Aces on Bridge — Daily Columns

The Aces on Bridge: Tuesday, April 26th, 2016

Yet everybody says I’m such a disagreeable man! And I can’t think why!

W. S. Gilbert

N North
E-W ♠ 7 6 5 2
 Q J 5
 Q 10 4
♣ Q 6 2
West East
♠ K Q J 10 9 3
 A 8 7 4 3
 5 2
♣ —
♠ A 8 4
 K 10 9 6
♣ 9 8 5 4 3
♠ —
 A K 9 8 7 6 3
♣ A K J 10 7
South West North East
    Pass Pass
1 2 * Pass 4
4 NT 5 6 Dbl.
All pass      


There’s the rub!

This column does not always agree with the experts. In today’s deal, from the semi-finals of the NEC teams I was shocked to see two of the four Souths opening two clubs here. Both players ran into competition and were forced to describe their hand as an equal two-suiter, and in one case North ended up in six clubs (down like a stone), in one case six diamonds.

Of course six clubs isn’t much worse than six diamonds – since if clubs are 5-0, surely West could double six diamonds by North for the lead. Not today, apparently, since where North played six diamonds, West didn’t double, and East tried to cash the spade ace instead of leading a club. Since six clubs had gone four down, that was a 15 IMP swing to the eventual winners of the tournament.

In our other match, both tables managed the auction more intelligently. They reached six diamonds from the South seat, their sides’ best contract. Both Wests tried to put their partner in for the club ruff. One West led the spade nine, finding his partner with the spade ace – but that was not enough today. In the other room Sjoert Brink of the Netherlands led a low heart away from his ace. Bas Drijver could win his heart king, and then had no trouble in working out why his partner had such a degree of urgency to put him on lead. He played a club to give his partner the ruff, for a huge pickup for his team.

The double of four hearts is for take-out, but there are limits to when you have to obey your partner; and my guess is that this hand is far more suitable for defense than offence. My weak spades and trump winner suggest passing the double makes more sense than bidding here.


♠ 7 6 5 2
 Q J 5
 Q 10 4
♣ Q 6 2
South West North East
  4 Dbl. Pass

For details of Bobby Wolff’s autobiography, The Lone Wolff, contact If you would like to contact Bobby Wolff, please leave a comment at this blog. Reproduced with permission of United Feature Syndicate, Inc., Copyright 2016. If you are interested in reprinting The Aces on Bridge column, contact


Iain ClimieMay 10th, 2016 at 9:21 pm

Hi Bobby,

The folly of opening 2C can be imagined if the next hand bids 4S and lard doubles on the basis of your high cards and balanced bits. all too easy to envisage hands opposite which fit very badly, so the only chance is to defend, or where pard sees dbl as his only sensible bid and 4Sx is cold. 1D is hardly getting passed out here (can anyone construct a case where it would be) and the hand is a rare case where the old strong 2D would work well.



bobby wolffMay 10th, 2016 at 11:11 pm

Hi Iain,

Although an opening 1 diamond bid (instead of a forcing but artificial 2 clubs) stands out to me for reasons already well pointed out, if after deciding to open 2 clubs, having it go 4 of a major on my left, double by partner, wild horses would not stop me from probably just bidding 6 diamonds and take my chances.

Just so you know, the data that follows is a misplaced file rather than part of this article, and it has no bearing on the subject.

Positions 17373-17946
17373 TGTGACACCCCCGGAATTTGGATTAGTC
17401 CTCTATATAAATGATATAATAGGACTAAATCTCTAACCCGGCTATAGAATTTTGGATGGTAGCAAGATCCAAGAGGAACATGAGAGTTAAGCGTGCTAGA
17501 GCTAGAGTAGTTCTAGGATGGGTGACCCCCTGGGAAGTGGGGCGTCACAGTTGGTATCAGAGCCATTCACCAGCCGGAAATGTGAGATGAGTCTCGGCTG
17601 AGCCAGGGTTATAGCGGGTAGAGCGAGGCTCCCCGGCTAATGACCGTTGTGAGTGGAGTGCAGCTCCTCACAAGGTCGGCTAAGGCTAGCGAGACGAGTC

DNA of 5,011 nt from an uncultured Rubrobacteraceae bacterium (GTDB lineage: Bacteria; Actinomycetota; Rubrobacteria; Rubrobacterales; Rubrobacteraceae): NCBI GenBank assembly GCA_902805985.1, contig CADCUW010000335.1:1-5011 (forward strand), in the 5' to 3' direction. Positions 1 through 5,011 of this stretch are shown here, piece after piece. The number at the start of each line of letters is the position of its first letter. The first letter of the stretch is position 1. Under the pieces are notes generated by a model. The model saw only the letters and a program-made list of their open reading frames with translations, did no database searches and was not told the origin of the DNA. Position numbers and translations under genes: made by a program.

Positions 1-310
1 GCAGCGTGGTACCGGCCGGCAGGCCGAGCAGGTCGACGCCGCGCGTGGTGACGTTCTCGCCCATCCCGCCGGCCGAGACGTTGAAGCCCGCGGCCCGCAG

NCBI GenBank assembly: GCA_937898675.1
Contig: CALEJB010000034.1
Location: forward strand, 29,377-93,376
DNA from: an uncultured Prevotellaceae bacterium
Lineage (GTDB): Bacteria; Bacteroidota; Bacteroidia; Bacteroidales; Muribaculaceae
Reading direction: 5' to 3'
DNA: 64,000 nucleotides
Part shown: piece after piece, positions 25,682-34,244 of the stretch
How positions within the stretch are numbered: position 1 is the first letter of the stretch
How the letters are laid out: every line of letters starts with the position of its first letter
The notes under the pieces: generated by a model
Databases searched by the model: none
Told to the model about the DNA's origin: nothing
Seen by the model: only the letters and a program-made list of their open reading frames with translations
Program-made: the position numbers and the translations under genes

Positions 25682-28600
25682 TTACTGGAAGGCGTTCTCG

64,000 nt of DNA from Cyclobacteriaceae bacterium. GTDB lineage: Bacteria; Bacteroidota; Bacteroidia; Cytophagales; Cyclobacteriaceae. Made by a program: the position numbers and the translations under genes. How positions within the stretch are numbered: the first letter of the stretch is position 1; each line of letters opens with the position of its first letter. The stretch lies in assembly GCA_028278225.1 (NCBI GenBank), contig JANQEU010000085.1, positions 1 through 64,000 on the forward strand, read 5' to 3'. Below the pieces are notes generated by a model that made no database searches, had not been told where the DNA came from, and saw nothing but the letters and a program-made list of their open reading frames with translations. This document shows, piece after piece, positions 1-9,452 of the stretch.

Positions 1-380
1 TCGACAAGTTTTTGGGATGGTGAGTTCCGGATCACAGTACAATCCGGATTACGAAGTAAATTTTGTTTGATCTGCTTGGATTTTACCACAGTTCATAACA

Nothing scientific, but such things do exist in all forms of high-level competition, and not to go out swinging is not, IMO, the way to go for players who want to win.

More good things can happen than one thinks, since even when we have overextended at least one of our worthy opponents may not know we have, causing them to come to our rescur.

In other words, it is just too dangerous to not venture 6 diamonds.

slarMay 11th, 2016 at 3:06 am

Around these parts, I prefer to play the double of four hearts as penalty-oriented as opposed to takeout-oriented. That makes the question a lot easier. We’re all guessing at this point, but there is something to be said for taking your plus. If the 4H bid was known to be particularly sound, I might be more inclined to treat the double as takeout.

bobby wolffMay 11th, 2016 at 11:36 am

Hi Slar,

When reality trumps speculation, one needs to realize our game, not being anywhere near the exact science some dreamers think it is, winning judgment needs to be the elephant in the room and just the appropriate action for a smattering of high cards, perhaps the possibility for a trick or two should enable the partner of a very strong hand to generally announce it.

In the absence of much discussion, but still choosing to be a good partner, one probably needs to show such a hand with a double rather than a negative pass so that partner can now afford to take pot luck with bidding, rather than slinking back into the nether world of hoping two things:

1. We should set them, and since I would not be reasonably sure we can do better elsewhere by bidding, let us take the almost sure plus.

2. We sometimes underestimate the value of monstrous distributional hands, and although no doubt, we are risking to get, that IMO, is the percentage way to go.

Of course, if partner had three or four trump tricks, like you hope, (possible but not likely, but instead enough to make a slam) as Lucy’s husband Desi used to say, “There will be some splaining to do”. but that is the nature of the game and nothing on the bridge horizon indicates it will be different in the future.